hwbehrens - 1 year ago 60

C++ Question

I was just implementing an arbitrary base converter, and I had a moment of curiosity: is there a generalizable base conversion approach that works with any possible range of base inputs (excluding base 0), AND does not use an intermediate value in a more convenient base?

When writing a base conversion function, particularly one that goes from an arbitrary base to another arbitrary base, it can easily be implemented by first converting the number to decimal, and then re-converting it to the target number. You can also pretty easily bypass the intermediate value step arithmetically, provided you're in the range of base [1,10].

However, it seems to become trickier when you expand the range. Consider the following examples (primes seem like they might narrow the possible approaches a bit?):

- base 7 to base 33
- base -3 to base 13
- base -16 to base 16

I didn't see much conversation about this question here, or elsewhere on Google; most either had a narrower range of bases or used an intermediate value. Any ideas?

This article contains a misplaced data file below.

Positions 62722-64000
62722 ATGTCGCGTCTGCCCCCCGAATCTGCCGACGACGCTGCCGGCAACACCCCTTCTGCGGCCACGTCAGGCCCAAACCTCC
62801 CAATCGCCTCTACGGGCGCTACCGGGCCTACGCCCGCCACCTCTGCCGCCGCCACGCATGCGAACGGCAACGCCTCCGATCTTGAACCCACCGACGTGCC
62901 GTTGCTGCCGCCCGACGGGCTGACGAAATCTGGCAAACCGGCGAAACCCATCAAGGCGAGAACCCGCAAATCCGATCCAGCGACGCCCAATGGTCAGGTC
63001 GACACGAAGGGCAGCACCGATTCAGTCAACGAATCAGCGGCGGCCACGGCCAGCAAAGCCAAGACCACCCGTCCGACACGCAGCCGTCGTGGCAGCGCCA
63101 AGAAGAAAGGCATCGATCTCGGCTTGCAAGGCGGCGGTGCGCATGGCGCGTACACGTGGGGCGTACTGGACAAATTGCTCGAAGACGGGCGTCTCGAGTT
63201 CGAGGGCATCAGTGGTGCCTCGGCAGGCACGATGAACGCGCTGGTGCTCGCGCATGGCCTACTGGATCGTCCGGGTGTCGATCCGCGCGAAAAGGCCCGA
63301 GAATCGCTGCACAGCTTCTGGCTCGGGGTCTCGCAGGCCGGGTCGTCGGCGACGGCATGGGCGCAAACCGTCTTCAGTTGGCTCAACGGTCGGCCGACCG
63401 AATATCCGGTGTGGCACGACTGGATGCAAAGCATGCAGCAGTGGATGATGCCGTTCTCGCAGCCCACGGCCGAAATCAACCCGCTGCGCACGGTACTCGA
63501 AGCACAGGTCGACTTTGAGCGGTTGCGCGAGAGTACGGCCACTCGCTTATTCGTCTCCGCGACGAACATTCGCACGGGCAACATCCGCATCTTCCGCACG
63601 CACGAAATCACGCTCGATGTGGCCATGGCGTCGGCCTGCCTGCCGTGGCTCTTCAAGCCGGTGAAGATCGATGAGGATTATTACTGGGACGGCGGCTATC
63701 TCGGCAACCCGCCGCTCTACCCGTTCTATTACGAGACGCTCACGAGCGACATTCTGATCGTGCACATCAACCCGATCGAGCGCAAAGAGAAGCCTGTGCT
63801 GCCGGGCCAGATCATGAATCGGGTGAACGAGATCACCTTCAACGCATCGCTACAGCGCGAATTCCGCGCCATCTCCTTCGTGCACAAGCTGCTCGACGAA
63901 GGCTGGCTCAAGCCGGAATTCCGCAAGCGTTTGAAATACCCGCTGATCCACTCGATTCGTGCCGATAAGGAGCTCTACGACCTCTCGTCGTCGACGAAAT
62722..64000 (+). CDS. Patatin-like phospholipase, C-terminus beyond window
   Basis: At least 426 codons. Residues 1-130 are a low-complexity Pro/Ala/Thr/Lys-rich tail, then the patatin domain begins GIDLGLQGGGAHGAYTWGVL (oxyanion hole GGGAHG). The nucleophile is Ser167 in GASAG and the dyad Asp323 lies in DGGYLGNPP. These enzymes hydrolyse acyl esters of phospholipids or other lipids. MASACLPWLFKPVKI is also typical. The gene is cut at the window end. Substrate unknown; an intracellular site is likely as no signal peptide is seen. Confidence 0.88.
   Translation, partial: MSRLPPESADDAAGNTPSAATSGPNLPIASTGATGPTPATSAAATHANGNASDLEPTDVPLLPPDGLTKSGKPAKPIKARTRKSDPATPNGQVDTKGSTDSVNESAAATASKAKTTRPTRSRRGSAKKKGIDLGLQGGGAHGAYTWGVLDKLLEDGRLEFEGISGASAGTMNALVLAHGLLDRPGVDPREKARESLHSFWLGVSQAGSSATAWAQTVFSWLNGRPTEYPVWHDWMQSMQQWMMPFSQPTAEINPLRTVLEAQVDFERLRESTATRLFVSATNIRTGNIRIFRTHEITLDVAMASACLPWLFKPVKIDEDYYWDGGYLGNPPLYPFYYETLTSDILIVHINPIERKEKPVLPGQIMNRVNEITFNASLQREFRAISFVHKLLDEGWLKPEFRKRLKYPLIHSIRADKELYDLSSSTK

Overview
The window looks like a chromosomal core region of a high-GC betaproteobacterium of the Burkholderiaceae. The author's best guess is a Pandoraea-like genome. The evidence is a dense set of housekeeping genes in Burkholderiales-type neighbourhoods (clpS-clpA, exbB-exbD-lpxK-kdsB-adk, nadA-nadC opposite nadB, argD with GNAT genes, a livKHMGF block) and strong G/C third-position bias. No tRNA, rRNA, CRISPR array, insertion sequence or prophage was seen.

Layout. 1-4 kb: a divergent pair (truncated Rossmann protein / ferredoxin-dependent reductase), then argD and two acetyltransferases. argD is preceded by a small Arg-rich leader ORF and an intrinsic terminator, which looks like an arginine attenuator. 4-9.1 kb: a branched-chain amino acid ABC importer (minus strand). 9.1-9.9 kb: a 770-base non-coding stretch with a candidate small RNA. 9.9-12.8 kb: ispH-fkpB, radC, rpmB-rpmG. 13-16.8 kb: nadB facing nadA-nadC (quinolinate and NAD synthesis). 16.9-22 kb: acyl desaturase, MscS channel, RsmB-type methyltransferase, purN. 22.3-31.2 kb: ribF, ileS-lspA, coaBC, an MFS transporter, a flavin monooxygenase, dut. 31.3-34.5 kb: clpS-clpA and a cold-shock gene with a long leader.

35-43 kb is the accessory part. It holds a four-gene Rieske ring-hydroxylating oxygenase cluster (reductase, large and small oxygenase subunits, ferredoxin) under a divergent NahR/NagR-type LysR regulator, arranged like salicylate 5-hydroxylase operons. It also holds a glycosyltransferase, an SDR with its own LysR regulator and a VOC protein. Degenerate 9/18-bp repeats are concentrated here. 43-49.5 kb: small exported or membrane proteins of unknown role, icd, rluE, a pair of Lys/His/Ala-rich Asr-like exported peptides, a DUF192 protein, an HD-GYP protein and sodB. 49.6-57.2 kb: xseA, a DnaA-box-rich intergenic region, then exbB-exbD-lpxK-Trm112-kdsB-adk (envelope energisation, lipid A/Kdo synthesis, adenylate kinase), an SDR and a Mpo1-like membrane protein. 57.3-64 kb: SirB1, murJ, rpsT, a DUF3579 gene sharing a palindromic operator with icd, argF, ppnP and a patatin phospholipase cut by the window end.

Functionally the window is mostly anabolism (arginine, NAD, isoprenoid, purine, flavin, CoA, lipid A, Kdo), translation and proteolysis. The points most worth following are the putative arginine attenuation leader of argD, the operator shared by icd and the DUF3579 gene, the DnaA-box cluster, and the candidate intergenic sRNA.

Answer Source

The generalized algorithm to perform a base conversion of a value `V`

with `n`

digits in base `B`

to an equivalent value `V'`

in base `B'`

is as follows:

Let `d(0),d(1),...d(n-1)`

be the digits of `V`

in base `B`

. Using a translation table, we convert these digits to a sequence of digits `d'(0),d'(1),...,d'(n)`

where each `d'(i)`

is the original `d(i)`

digit, but expressed in the new base `B'`

Then, `V'`

is defined by:

```
V' = d'(0)*B^0 + d'(1)*B^1 + d'(2)*B^2+.....+d'(n-1)*B^(n-1)
```

Now here's the catch (and the reason you need an intermediate value): not only all values of the above formula have to be expressed in base `B'`

, but all the operations (addition and multiplication) have to be performed using aritmetic in base `B'`

For example: how to convert the number `V = 201`

expressed in base `3`

to base `2`

without converting it first to base 10.

The digits of `V`

expressed in base 3 are `d(0)=1, d(1)=0, d(2)=2`

Converted to base 2, `d'(0)=1, d'(1)=0, d'(2)=10`

The original base is 3, but the general conversion formula need it to be expressed in the target base (2), so we'll use the value `B=11`

Then:

```
V' = d'(0)*B^0 + d'(1)*B^1 + d'(2)*B^2+.....+d'(n-1)*B^(n-1)
```

Putting values and operating in base 2

```
V' = 1 + 0 + 10*(11^2) = 1 + 10*11*11 = 1 + 10010 = 10011
```

So, 201(3 = 10011(2

Proof:

```
201(3 = 2*3^2 + 0 + 1 = 19
10011 = 1 + 2 + 16 = 19
```